TV One is gearing up for the premiere of "We're the Campbells," a new reality series featuring one half of the gospel group Mary Mary, Erica Campbell, her husband, world-renowned music producer/pastor Warryn Campbell, their children and extended family. The series will show the realities of parenting in this day and age, how they work to keep their love strong after infidelity and more.
"We're the Campbells," which begins June 19, is a nine-episode docu-series that will give viewers an intimate glimpse into the lives of the Gospel entertainment power couple and their three children Warryn, Zaya and teenager Krista.
Campbell, who has been on reality TV before with her sister Tina, said that in this new show, viewers can expect to see a "real family," a couple raising kids, trying to stay in love, and managing music, church and their careers.
"I know a lot of times you actually don't see the kids and the issues, but we're really tapping into what happens with kids — feeling accepted, colorism, self–acceptance — all the while trying to manage our faith, our family," the Grammy Award-winning songstress told The Christian Post.
"I love my relationship with my kids and we know that it mirrors a lot of other people's relationships. A lot of other parents are trying to figure out how to deal with these things. We've been given a platform and a voice of influence and that's a blessing, so it allows us the opportunity to share our experience with other families giving them something to watch together."
Campbell said families usually have programs that the adults watch separately from their children and vise versa but "We're the Campbells" is a show that the entire family can enjoy together.
"Not only is it answering life questions, cultural questions but it gives them something to do together," she added.
When asked about the pressure they face while parenting in the public eye in their upcoming series, Campbell said they do not worry about being politically correct. They tackle racism, self-acceptance, bullies and how to respond and "rise above."
"Truth does sting but when truth is wrapped in love, you can always at least listen to it. And it makes it open for conversation when the truth doesn't come with judgment or condemnation. I tell my kids all the time we can discuss anything, I can always deal with the truth but I could never deal with a lie. So we deal in truth and hopefully, people can see and understand and respect that."
In a clip that aired on the Own Network's "Black Love" in September 2017, Campbell and her husband opened up about a time when his "selfish behavior" led him to cheat on his wife. Warryn is an award-winning music producer for some of today's most influential artists, a pastor of the California Worship Center and founder of the record label My Block Inc. The couple managed to get past that hard season of their marriage and the singer revealed that their new show will show how their bond is now better than ever.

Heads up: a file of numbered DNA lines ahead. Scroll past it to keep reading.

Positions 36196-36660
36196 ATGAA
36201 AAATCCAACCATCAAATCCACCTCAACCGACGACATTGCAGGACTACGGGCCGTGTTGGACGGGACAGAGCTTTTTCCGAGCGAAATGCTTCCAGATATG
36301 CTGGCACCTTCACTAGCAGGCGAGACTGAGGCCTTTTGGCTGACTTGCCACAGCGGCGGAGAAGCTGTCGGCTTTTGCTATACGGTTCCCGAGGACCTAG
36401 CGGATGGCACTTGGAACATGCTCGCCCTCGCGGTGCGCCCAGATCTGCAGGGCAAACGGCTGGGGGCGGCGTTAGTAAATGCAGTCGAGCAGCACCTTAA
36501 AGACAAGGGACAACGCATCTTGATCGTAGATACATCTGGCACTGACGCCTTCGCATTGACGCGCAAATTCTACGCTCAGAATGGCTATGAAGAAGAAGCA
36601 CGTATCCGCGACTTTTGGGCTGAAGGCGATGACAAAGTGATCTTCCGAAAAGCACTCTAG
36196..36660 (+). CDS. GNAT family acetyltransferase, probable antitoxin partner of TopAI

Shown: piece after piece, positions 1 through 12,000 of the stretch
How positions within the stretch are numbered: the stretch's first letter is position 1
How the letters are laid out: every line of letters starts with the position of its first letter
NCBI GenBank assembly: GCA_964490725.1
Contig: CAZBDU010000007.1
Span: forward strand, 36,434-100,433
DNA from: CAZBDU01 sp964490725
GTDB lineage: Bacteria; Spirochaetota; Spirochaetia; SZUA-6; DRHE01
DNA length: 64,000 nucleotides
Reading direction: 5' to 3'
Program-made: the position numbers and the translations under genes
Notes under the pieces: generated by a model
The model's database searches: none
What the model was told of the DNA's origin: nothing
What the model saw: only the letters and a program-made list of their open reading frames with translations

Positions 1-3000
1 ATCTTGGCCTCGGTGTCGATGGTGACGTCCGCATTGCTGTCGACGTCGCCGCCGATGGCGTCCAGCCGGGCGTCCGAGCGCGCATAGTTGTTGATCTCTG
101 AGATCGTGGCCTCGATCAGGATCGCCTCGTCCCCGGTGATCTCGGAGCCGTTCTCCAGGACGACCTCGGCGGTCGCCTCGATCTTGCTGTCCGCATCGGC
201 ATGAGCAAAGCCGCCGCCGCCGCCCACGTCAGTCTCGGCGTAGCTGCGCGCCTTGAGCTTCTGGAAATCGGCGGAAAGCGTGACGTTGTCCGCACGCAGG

"I hope that viewers see real love, communication, honesty, growing past and even falling deeply in love of each other because of a different level of honesty," Campbell said of her marriage. "None of it can happen without forgiveness and because we are believers I have to lean on how would Jesus handle it."
"Am I adhering to what I ask God to forgive me for? That's what love is supposed to do. Even in a relationship, it's sometimes the last thing we want to do. But I can't feel justified as a believer asking God to give me something that I'm not willing to give. So I'm hoping that's what they see," she added.
The happy couple no longer live their lives in the past because they hold to the Bible verse found in 2 Timothy 1:7, which says fear does not come from God.
"I pay attention to who we are now and not who we were then," Campbell declared. "Anytime you look in the rear view mirror it will distract you from the big window that's ahead of you, so I try not to look at what's behind me. We look forward, we hope forward, we love forward we, and live forward."
Reality TV shows can show people in both a positive and negative light. Nevertheless, Campbell said she and her family want people to see their full testimony.
"We don't serve God or people by pretending like nothing is ever wrong. If anything, God gets the glory when we say, 'I was at the lowest of the low, the broken of the broken and God put the pieces back together,'" the entertainer testified.
"At the same time, I'm not held hostage to what anybody thinks because none of those people will be standing there when I stand before God. They didn't put me in this position, God did! They didn't open these doors, God did!" she exclaimed. "Now, yes, we are in a position of servitude and we serve people so you must be wise, but it's more about my reflection of God, not what people think. The worst thing you can do as believers is be afraid of people."
The nationally-syndicated radio host explained what she hopes viewers will take away from watching the series.
"I hope they see that we are not just an exception but that we are a reflection of what family is," Campbell stated. "Because I know that we're not the only good family, not a perfect family, but good family and there are a lot of them out there. So I hope that we are really a reflection of the possibility of what family is.
"TV does not show a good reflection of marriage and relationship. We hope to counter that, kids growing up and teaching them life lessons and going through the tough stuff. We want them to understand that all things are possible to them that believe. We have to be a reflection of that to show people to love family and be bold about their faith in a loving, fruitful way, in the way of Jesus."
Campbell said from here on out she will be focusing on the series, her family, serving as first lady of the family church, as well as her new book, which will promote her hair extension and wig collection.